Fortunately, a far superior translation, along with a carefully edited Latin text, useful introduction and helpful notes, and glossarial indexes, was already in progress. It appeared about a decade later, and, like Boer's, has been reprinted several times. It is an impressive accomplishment, providing a rich source of information on Ficino's theological, philosophical, medical, astrological, and magical readings and world-view, and how they interact.

Ficino, famous in his day and in histories of philosophy as the pioneering translator of Plato and the Neo-Platonists (a distinction made long after his time), was the son of a physician, which in those days meant an astrologer. He was trained in his father's profession, but also as a priest, and read the Aristotle of the late Scholastics as well as Plato and his followers, and his supposed source, the books attributed to the Egyptian sage, Hermes Trismegistus. Bits and pieces of all of these interests, and others, appear in the "Books on Life," which are in large measure an attempt to avoid the negative implications of Ficino's own horoscope, which was dominated by the influence of Saturn, seeming to doom him to lethargy and sickness.

In the process, he worked a minor revolution in European thought, which is still with us today. He did this by finding good aspects to melancholy, which in the tradition he had inherited was a disease, combining aspects of depression and mania. He argued that it was also a producer of scholarship and wisdom, helping to launch both the modern idea of "genius" and the suspicion that it has some connection with insanity.

Ficino also argued for special diets to control the negative aspects (lots of sugar and cinnamon), and, in a controversial final section, for astrological talismans to concentrate good forces and repel bad ones. This was dangerous ground, obviously shading into magic, and protesting that he was vindicating Free Will against astrological determinism was not much of a cover.

Although a very high proportion of the thousands of websites mentioning Ficino seem interested mainly in Ficino the Great Astrologer or Ficino the Renaissance Platonist, he was a lot more complicated, as Kaske and Clark make clear. Nothing will make ""Three Books on Life" easy reading, but they have done everything possible to make it intelligible to modern readers.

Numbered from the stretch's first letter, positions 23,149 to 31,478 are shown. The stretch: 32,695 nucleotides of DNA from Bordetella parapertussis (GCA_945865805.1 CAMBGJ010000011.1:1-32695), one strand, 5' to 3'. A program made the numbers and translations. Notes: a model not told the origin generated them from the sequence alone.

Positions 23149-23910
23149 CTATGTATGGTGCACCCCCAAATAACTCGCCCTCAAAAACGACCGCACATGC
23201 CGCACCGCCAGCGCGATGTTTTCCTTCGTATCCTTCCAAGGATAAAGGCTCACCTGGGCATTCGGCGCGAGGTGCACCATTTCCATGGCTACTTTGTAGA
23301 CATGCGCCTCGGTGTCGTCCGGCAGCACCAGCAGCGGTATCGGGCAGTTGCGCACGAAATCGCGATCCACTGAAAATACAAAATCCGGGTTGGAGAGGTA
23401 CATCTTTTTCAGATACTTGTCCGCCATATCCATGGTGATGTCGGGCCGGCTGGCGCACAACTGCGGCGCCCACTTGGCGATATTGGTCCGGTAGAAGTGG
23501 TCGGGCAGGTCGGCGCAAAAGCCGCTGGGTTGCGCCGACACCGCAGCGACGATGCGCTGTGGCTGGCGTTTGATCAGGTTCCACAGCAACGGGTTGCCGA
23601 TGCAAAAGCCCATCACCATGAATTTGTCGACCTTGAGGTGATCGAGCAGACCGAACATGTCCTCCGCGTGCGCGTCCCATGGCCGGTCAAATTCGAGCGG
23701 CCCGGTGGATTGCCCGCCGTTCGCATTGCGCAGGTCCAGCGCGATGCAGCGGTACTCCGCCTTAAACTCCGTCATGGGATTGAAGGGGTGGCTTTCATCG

10 internautes sur 10 ont trouvé ce commentaire utile 
Charles Boer- classy guy 3 janvier 2011
Par Jonathan M. Stone - Publié sur Amazon.com
Format: Relié
Just a note to say I think it's very classy of Charles Boer to show up here and recommend this book over his own translation. It's true, Boer's translation is no scholarly affair- no critical apparatus or explication but it did convey to me a lasting sense of Marsilio's playfulness & even humor. It is hard for us in our era of "free speech" to appreciate the dangers of too-free speculation on religious/psychological matters that existed in Ficino's day. Consider that Giordano Bruno lost his life 100 years later for being only a slightly bolder "occultist" than Ficino was. Ficino's subtle prevarications provide an object lesson in "taqqiyah", or "permissible dissimulation", the Shi'ite art of pulling the wool over the eyes of the religious authorities. Marsilio's gifts are abundant, and I am glad that for those years between Boer's publication and this "proper scholarly" edition, we had Boer's admittedly "defective" translation, because I think he portrayed not only Ficino's humor but his advocacy of a balanced way of life, embracing and enhancing the beauty of the natural world, in a playful and sensual way. Ficino's impression of kindliness and his aesthetic values are the more impressive when you realize that these qualities were nurtured in the context of a life wracked by melancholy. I believe Marsilio once almost starved to death in a melancholy fit. Ficino is arguably a more important cultural figure than many more famous figures from the Renaissance. Many dishes have been served from the banquet he presented to the world. Anyway, beg, borrow or steal- this book shouldn't be allowed to go out of print, if only to deter people from trying to charge you the laughable price of $1000!